Wearables is another big area where coolness is going to matter. Smart watches have been around since before the pebble, but they still have the perception of being very silly. There are no guarantees in tech, but Apple may just be able to make the smart watch cool. The category certainly needs the push, and after the announcement of the Apple watch, they might have gotten it. Not only will it become more socially acceptable to wear them, but Android users will probably have more (good) models to choose from if it catches on.
Apple’s monopoly on cool isn't totally absolute, of course. Google’s software design has arguably become much, much cooler in recent years. Bigger phones have become cool enough for Apple to follow suit. But Apple does still have a lot of cool collateral in its coffers. More importantly, as stated before, it has the manufacturing capacity to back it up. Quite frankly, despite pushing the same number of units, Samsung doesn’t have the same fashionable factor. This puts Apple in a unique position, particularly in terms of appealing to a key, influential demographic.
Apple Has a Wealthier Target Demographic.
Apple products aren’t necessarily overpriced. They’re just expensive. The same goes for the price of a good quality laptop from a different manufacturer.
The difference with Apple is that “expensive” is the only price point they reach. There’s no budget iPad for £200. The cheapest Mac you can get is £899. The lowest price for a laptop is £749. The new Apple Watch will cost around £250 for the smaller screen watch, which is nearly twice the cost of the early Android wear devices. For any other company, this would be suicide. In fact, for Samsung's smart watch, it sort of was.
There’s nothing inherently wrong with this approach, but it means that Apple necessarily excludes poorer demographics (and countries). The Moto G is sold in foreign markets where a £600 phone is prohibitively expensive. In fact, arguably, Android was only able to get to where it is today because it’s able to cater to more than one price point or type of market.
“Android is popular because it is cheap, not because it is good.”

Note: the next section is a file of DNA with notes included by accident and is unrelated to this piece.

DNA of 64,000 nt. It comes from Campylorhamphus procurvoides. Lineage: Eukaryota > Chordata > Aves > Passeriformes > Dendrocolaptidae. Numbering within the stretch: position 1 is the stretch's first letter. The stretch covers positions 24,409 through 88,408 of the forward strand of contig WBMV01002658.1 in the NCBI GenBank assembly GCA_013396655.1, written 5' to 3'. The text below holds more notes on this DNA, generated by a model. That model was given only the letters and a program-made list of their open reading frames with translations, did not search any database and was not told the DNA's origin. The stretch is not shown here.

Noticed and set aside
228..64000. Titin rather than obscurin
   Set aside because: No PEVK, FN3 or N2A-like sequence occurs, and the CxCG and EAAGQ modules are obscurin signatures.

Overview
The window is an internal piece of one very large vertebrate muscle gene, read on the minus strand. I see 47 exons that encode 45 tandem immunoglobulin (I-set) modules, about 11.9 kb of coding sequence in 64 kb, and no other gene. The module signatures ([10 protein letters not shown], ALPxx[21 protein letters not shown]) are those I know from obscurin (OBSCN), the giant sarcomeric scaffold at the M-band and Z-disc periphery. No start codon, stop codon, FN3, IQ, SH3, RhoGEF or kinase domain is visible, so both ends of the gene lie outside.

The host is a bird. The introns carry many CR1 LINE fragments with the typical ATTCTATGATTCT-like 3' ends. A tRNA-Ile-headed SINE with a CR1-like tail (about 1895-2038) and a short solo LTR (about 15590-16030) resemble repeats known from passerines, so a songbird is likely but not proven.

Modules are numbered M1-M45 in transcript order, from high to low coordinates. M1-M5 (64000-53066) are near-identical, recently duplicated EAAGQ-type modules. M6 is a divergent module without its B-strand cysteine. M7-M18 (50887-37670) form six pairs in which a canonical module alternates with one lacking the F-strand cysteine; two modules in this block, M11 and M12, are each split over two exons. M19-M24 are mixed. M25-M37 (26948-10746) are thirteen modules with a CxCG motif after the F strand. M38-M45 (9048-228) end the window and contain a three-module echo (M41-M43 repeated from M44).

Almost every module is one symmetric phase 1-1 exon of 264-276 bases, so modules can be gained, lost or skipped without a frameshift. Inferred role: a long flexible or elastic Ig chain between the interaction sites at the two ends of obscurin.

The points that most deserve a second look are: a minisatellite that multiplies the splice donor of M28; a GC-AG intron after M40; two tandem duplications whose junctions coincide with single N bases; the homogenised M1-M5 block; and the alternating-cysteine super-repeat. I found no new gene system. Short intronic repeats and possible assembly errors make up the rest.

With exclusionary prices, though, comes status symbols. And status symbols, by their nature, are more often owned by the wealthy. Money shouldn’t necessarily buy influence, but it often does. Businesses with cash to spend will invest in technology they think is worthwhile.
Countries with more money will determine what devices will become more popular. That is why the US and China are important first launch markets, while Haiti doesn't come up too often in conversations about mass market appeal. It’s callous, it’s insensitive, it marginalises some groups, and it’s true. People who sell things need to find people with money to buy things in order to survive. And Apple, by its very nature, appeals to people and businesses with more money.
Competition Matters, and Apple Is the Biggest we Have
None of these factors are exclusive to Apple. However, the just-right combination is pretty rare. This means that, even if you don’t use a single Apple product, the company probably has some influence over the technology that you use. Android wear, as an example, might be an excellent product. But without a company like Apple to make wearables fashionable, it’s not entirely certain if they would catch on. They’ve certainly struggled so far.
Not to mention, there’s other little competition. Without Apple, the entire Android world might get over run by Samsung (arguably already has). Without Apple, there’s almost nothing competing with Windows. Without Apple, the “who’s better than who” discussion will die out almost entirely. Even if you hate Apple, that rivalry drives us to do more.
That type of competition will always drive companies to out-do and borrow from one another. It’s possible that Android wouldn’t have worked on Project Better if not for Apples smoothness, in the same way that Apple might not have made its own notification shade following Androids lead. One lends itself to the other. It’s the circle of competition, and we’ll all benefit from it.
Of course, no one’s saying Apple’s the only one that drives competition or the only one who comes up with the ideas. But it does popularise many of them. No one is giving credit solely to Apple for inventing all technology. Just because Apple prefers a walled-garden approach to tech, though, doesn’t mean it actually lives in one.